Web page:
Research Projects

Pre-modern Family Institutions and Origins of Implicit Contract in Japanese Corporate Culture: A Case Study of the Sumitomo Group

(Funded under General Research Fund Scheme 2009 – 10 Exercise, Research Grants Council, Hong Kong)

Principal Investigator

Guan Wenna, Honorary Research Associate and Research Assistant Professor, Hong Kong Institute for the Humanities and Social Sciences
(Remarks: Dr. Guan Wenna left the University’s service from October 1, 2014.)

Total Fund Awarded

HKD 448,000

Project Duration

December 2009 – August 2012

Project Description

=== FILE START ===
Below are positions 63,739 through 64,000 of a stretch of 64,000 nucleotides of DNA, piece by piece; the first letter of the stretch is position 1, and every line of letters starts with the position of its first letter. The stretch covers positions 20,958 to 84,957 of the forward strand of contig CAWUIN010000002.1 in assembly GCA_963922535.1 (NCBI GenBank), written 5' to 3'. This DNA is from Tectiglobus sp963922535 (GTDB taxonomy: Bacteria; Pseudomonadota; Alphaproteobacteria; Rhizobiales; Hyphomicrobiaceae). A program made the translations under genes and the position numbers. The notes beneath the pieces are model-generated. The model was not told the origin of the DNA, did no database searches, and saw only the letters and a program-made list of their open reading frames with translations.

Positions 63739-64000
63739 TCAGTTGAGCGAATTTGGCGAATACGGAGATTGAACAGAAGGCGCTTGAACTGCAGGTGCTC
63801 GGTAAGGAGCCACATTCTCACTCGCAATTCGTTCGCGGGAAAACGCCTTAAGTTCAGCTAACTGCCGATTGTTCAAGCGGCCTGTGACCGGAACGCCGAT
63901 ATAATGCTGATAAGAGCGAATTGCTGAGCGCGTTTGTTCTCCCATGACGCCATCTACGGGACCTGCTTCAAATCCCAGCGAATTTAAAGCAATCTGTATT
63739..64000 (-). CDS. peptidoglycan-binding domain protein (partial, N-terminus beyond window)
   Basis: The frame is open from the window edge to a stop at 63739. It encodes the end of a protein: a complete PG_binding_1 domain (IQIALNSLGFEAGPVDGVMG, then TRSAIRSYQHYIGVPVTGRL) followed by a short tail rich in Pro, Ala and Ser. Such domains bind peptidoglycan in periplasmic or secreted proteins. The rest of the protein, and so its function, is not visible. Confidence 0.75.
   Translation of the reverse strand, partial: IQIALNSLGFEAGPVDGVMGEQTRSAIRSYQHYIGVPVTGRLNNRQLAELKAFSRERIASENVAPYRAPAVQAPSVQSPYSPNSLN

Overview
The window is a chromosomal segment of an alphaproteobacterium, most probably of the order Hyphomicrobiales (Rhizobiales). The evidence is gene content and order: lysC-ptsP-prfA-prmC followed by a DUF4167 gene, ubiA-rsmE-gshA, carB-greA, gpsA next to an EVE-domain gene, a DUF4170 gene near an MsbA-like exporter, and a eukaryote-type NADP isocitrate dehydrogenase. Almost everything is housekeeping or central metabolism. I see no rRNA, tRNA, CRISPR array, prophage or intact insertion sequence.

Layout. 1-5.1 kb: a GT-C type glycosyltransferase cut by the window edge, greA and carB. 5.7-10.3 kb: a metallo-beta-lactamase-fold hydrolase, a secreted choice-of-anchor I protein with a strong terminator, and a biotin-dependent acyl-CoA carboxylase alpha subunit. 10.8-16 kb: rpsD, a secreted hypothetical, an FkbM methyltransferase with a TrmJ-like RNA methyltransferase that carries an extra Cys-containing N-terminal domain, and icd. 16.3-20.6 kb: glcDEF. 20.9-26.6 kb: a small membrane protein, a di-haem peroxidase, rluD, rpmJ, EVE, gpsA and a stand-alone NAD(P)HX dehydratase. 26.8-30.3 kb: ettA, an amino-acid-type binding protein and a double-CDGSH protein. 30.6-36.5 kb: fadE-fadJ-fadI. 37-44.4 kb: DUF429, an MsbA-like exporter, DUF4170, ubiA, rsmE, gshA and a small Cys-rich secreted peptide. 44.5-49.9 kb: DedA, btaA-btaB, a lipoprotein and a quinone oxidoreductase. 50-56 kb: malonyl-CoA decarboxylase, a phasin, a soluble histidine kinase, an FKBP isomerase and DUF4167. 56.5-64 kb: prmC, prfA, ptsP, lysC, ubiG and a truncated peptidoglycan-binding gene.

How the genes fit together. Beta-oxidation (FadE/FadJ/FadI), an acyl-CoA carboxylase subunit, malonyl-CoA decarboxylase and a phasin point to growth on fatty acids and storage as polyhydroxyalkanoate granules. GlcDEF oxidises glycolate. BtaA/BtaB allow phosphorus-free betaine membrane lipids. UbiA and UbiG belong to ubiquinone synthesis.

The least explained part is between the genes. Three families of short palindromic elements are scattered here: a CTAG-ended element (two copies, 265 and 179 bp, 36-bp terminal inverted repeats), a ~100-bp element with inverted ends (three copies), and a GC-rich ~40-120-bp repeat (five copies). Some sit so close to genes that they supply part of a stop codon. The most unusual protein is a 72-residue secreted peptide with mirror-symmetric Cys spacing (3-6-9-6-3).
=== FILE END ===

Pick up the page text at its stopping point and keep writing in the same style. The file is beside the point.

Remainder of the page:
This project aims to understand how this economically motivated practice was integrated into the social life of the family; to explore the norms that embedded and perpetuated the economic contract with non-lineal heirs in the social fabrics of the family; and to investigate important mechanisms of diffusion in the adoption of implicit contracts, such as demonstration, learning, competition, and communal and government reinforcement. Through a close examination of the history of the Sumitomo Group and the changing milieu up to the Meiji Era, we seek to discern how the interplay between pre-modern family institutions and business pursuits engendered lasting impact on the organising and governing principles of Japanese capitalism. Our findings will shed new light on the evolution of Japanese corporate culture and provide a useful template for comparative studies of capitalism. A major finding from the vast literature on Japanese management is that capitalism in Japan embodies an “implicit contract” model that distinctively differs from the Anglo-American model based on formal contractual arrangements and legal-rational authority. In this context implicit contract concerns shared understandings about the status, roles, obligations and entitlements of the parties involved, as well as the principles governing their interaction and conflict resolution in various situations. Enforced largely by social norms and conventions rather than by legal mechanisms, it has provided the basis for the development of such frequently mentioned organisational practices as lifetime employment, rank and pay by seniority, and emphasis on in-company training and job-specific skills.